Enterprise mobility, enterprise mobility management and enterprise mobility solutions – what do these words mean to you? For supply chain employees, regardless of their title and responsibilities, these words may not resonate. What would hit home however, would be a question to 5 year+ industry veterans on how much things have changed in the warehouse, transportation and logistics space, as innovations and technology integrations have grown to fit into much of their workday.
By definition, enterprise mobility is the general integration of mobile devices, business applications and the Internet of Things (IoT) into work processes, to bring them into the digital world for the sake of improving workplace productivity. The end result is more tasks and responsibilities become available from anywhere, often with rapid speed, while communication and collaboration becomes a more free-flowing process. If a logistics supervisor, shipping manager, warehouse operator or supply chain director was given this explanation, they could easily draw conclusions as to how it applies to their workplace.
- “We use handheld mobile computers and tablets in combination with our new WMS (warehouse management system) and mobile printers to be able to run most operations on the go.”
- “Paperwork and segmented systems have been replaced with rugged handheld computers and workforce software we can reach via the web. Our shipping, receiving and picking errors have all been reduced now that we are connected to our e-commerce system from our warehouse floor and beyond.”
- “Our drivers now dock and carry off their trucks company-issued handheld devices and tablets to their vehicles, in order to access databases and reporting functions we require them to utilize in the field. Cell phones used to be our only form of communication, along with offline forms we would manually enter into our systems later. Signature captures are no longer the only thing we gather in real-time.”
- “There’s hundreds to thousands of rugged mobile devices in our pool; luckily for us, our MDM (mobile device management) platform lets our IT and management teams, monitor, maintain and control their every use from anywhere. We even know their physical condition!”
- “Automation is where our work site is headed, but not without people driving it. RFID and RTLS (real time location systems) helps us do more with less, by tracking and tracing people, products, assets and day-to-day analytics without having to stop and think about it.”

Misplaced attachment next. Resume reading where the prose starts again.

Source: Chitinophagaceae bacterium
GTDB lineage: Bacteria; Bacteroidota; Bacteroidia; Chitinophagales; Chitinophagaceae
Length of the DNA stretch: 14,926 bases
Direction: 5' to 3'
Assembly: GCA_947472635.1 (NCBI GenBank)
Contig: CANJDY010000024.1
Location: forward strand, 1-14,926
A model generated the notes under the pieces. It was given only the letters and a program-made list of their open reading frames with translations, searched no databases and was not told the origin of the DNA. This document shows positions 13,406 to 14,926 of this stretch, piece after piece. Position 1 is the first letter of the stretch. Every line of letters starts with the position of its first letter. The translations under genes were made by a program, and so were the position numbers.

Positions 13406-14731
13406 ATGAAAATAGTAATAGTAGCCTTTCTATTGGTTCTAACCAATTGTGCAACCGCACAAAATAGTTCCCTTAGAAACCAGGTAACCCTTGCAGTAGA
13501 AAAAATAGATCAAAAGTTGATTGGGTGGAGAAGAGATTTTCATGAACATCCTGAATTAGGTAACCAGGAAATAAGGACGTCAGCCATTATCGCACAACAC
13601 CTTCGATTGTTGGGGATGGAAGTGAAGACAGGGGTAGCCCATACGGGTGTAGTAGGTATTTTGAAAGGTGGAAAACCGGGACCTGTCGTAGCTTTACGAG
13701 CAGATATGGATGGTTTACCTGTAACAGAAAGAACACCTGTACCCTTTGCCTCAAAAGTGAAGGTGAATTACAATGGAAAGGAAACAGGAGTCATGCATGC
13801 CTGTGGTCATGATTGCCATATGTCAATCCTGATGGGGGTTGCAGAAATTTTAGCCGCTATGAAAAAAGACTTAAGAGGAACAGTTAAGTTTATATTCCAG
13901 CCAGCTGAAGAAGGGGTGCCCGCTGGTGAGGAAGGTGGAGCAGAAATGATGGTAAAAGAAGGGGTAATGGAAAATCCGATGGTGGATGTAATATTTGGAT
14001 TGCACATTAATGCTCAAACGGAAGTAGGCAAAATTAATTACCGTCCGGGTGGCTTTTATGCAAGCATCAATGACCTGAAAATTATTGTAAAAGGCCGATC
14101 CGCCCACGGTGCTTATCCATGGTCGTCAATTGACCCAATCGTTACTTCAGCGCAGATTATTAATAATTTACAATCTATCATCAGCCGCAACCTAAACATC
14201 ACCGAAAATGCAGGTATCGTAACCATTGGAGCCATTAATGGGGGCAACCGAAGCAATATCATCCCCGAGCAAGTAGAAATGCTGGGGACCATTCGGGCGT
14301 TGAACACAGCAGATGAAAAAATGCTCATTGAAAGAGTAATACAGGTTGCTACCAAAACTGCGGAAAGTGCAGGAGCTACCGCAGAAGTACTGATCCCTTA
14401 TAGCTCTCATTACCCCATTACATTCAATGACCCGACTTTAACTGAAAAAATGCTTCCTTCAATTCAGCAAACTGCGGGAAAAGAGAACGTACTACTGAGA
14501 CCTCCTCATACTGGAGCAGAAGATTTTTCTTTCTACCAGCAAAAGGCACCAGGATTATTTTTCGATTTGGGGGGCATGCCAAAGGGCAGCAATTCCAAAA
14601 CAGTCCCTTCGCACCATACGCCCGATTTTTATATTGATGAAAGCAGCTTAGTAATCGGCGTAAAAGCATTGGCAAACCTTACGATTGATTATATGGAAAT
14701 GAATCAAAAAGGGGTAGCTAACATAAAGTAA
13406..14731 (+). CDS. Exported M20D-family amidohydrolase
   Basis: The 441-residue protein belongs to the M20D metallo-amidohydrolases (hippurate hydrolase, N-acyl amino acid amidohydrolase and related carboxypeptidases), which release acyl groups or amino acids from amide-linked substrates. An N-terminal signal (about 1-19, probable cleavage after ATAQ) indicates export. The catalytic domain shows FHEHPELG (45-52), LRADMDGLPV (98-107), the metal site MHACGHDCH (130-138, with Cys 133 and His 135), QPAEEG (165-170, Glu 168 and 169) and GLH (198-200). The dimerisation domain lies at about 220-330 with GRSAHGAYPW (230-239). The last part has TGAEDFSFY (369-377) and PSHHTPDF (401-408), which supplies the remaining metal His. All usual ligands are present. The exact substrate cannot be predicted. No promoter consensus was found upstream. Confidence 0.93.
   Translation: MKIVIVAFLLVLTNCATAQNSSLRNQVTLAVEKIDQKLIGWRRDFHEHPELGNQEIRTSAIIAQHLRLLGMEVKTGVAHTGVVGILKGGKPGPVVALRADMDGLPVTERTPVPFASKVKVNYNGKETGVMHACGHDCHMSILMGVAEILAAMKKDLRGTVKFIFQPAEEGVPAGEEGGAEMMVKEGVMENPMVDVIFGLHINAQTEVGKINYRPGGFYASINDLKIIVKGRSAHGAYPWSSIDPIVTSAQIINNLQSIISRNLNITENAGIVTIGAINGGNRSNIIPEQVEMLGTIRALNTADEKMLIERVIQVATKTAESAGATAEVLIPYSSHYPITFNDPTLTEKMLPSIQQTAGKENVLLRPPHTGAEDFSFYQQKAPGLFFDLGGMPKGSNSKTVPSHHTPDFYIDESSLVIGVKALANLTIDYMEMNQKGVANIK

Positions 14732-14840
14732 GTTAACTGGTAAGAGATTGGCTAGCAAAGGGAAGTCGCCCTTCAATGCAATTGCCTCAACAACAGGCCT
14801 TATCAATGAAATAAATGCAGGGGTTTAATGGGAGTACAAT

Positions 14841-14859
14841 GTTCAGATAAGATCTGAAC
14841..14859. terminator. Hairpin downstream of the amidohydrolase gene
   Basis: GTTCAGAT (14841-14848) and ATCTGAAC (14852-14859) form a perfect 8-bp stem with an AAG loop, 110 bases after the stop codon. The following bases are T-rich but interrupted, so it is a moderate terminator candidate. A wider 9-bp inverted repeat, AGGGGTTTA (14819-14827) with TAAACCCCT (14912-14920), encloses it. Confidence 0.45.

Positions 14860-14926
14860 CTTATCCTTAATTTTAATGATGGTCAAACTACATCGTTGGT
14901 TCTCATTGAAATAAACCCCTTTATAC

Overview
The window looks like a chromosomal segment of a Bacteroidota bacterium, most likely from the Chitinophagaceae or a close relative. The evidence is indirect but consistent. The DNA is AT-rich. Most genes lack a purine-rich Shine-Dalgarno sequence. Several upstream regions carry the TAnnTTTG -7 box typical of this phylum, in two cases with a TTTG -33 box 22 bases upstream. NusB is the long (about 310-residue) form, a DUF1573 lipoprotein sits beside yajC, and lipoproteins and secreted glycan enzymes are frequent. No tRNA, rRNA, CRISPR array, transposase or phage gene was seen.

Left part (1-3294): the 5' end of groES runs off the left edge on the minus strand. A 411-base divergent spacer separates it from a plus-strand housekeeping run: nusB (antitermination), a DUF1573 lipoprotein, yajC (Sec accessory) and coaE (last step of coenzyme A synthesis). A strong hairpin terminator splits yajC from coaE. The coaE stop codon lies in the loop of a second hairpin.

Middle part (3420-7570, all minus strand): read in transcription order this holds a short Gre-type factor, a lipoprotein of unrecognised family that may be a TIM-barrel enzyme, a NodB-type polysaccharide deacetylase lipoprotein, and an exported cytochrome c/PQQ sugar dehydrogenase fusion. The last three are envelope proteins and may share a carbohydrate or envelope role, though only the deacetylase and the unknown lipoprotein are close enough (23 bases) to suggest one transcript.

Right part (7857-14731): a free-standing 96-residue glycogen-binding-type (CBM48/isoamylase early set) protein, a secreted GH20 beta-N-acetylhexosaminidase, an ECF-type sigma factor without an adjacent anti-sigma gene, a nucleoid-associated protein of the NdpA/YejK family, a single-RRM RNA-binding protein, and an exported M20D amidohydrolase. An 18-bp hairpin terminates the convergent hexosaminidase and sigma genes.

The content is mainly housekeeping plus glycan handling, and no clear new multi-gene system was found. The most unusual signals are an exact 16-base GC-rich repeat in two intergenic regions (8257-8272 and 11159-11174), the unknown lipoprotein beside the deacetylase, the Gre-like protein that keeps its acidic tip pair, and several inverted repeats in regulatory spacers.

Simply put, enterprise mobility has taken over the docks, plant floors, office spaces and the future process improvement strategies being drawn up today by supply chain managers and the C-suite. Sensors, beacons, stationary cameras, printers and scanning hardware, among so many more technologies you’ll find now are linked into the IoT revolution, away from the screens and systems in the hands of the modern worker. The numbers are supporting what is seen as the rapid rise in IoT-anything, with more than 64 billion IoT devices available by 2025, up from about 10 billion in 2018, and 9 billion in 2017, according to Business Insider.
Cisco experts claim that every second, 127 devices are newly added to the Internet. The rollout of WiFi 6, or the next generation of networking couldn’t have come at a better time. WiFi 6 promises to greatly enhance the capacity potential of wireless networks, enabling them to handle more devices than ever was considered possible, without any decline in speed. Thus, the “backbone” is in place to support what enterprise mobility is today, well into the future, making it easier to scale and expand IoT capabilities within all of the physical properties along the supply chain. On the logistics side, the release of 5G takes the baton where WiFi 6 falls back. Where WiFi 6 enhances capacity and stability of speeds regardless of the number of devices connected, 5G is a step up in the overall speeds and the reliability of connections to IoT devices. 5G’s overall worth to businesses and consumers alike will be dependent on the wireless carrier, being the gatekeepers of course.
But what is the real takeaway to having everything connected within the supply chain, via strategies to make enterprise mobility a key component to production? Meaning, we all like nice things, but how do enterprise mobility tools, IoT and new network advancements change the way we work?